Poaching + Green Apple Chicken Salad

Photo by Kirk McKoy/LA Times

Things are about to get really interesting around here. This weekend, I am moving my portable electric burner, refrigerator, and work table into the living room. Yes – the living room. Demolition is about to begin on our home renovation, the result of which will include a brand new kitchen (!!). Until then, I will continue my quest to stir up healthy eats at home in, shall we say, less than inspiring circumstances.

Take this Green Apple Chicken Salad for example. Once I poached the chicken, it came together so quickly – crunchy, tart, nutty goodness. If I can still do anything in my makeshift kitchen, it’s poach chicken. Poached chicken serves as a wonderful base for all sorts of salads. To poach chicken, or fish, or anything for that matter, simply heat your poaching liquid until you see very small bubbles float from the bottom of the pan to the surface – way before a simmer. The liquid at this point is between 160 and 180 degrees F. Perfect. Place your chicken breasts or tenders into the mixture (submerged completely) and cover, maintaining the same temperature in the pan. Chicken breasts take about 20-30 minutes to poach and tenders will take less time. Check for readiness by slicing into the chicken; you don’t want to see pink. Poaching liquid can be anything from vegetable broth to chicken broth to wine, olive oil, or any combination thereof. You can also use water as poaching liquid. Simply add to it some chopped onion, carrot, celery, and fresh parsley stems. Once it’s come to temperature, simply add your chicken.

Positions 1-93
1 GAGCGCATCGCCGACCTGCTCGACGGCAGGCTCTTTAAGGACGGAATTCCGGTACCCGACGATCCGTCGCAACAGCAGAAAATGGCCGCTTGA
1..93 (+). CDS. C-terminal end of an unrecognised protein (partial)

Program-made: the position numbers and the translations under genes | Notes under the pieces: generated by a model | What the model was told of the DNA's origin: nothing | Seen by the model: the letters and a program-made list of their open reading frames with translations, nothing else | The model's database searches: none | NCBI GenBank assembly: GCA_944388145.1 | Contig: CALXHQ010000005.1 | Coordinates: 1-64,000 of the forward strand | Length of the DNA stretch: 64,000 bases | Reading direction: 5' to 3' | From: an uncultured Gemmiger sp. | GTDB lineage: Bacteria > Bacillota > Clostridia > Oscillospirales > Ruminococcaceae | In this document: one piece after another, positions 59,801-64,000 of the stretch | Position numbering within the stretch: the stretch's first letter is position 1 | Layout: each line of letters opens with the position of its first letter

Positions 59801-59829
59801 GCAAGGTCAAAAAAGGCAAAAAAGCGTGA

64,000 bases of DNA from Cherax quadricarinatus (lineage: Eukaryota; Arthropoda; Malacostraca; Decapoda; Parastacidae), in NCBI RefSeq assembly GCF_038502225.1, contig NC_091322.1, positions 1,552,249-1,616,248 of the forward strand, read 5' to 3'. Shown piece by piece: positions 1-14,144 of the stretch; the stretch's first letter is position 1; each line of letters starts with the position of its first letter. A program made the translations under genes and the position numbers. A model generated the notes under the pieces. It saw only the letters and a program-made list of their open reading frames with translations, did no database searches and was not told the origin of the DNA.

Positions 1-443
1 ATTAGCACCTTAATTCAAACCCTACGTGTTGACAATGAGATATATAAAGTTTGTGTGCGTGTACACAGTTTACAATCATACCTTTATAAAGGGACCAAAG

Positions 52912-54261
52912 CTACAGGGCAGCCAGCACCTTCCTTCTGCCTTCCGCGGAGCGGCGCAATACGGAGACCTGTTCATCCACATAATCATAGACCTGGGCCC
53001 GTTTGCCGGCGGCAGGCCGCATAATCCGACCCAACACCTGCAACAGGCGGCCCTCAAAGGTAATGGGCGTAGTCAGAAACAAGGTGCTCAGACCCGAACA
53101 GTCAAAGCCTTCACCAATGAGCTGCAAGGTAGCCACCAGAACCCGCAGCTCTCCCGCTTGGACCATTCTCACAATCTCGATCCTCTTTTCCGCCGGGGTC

Another great salad to make with your poached chicken is Curried Chicken Salad. You can also use your poached chicken as a substitute for turkey in Turkey and Wild Rice Salad. Get poaching!

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2 Responses to Poaching + Green Apple Chicken Salad

  1. Nan Wolfe March 23, 2011 at 8:04 am #

    Thanks so much for the poaching instructions – now I really understand why my poached chicken always seemed a bit tough, even when I took it out after only about 6-8 minutes. Slow and low is truly better than fast and hot!

  2. chezdesblog March 23, 2011 at 10:01 am #

    That’s right, Nan. Boiling meat at high temperatures will make it tough. “Low and slow” makes it moist and tender – think braising, stewing, poaching and sous vide. All of these cooking methods make for tender, juicy outcomes!

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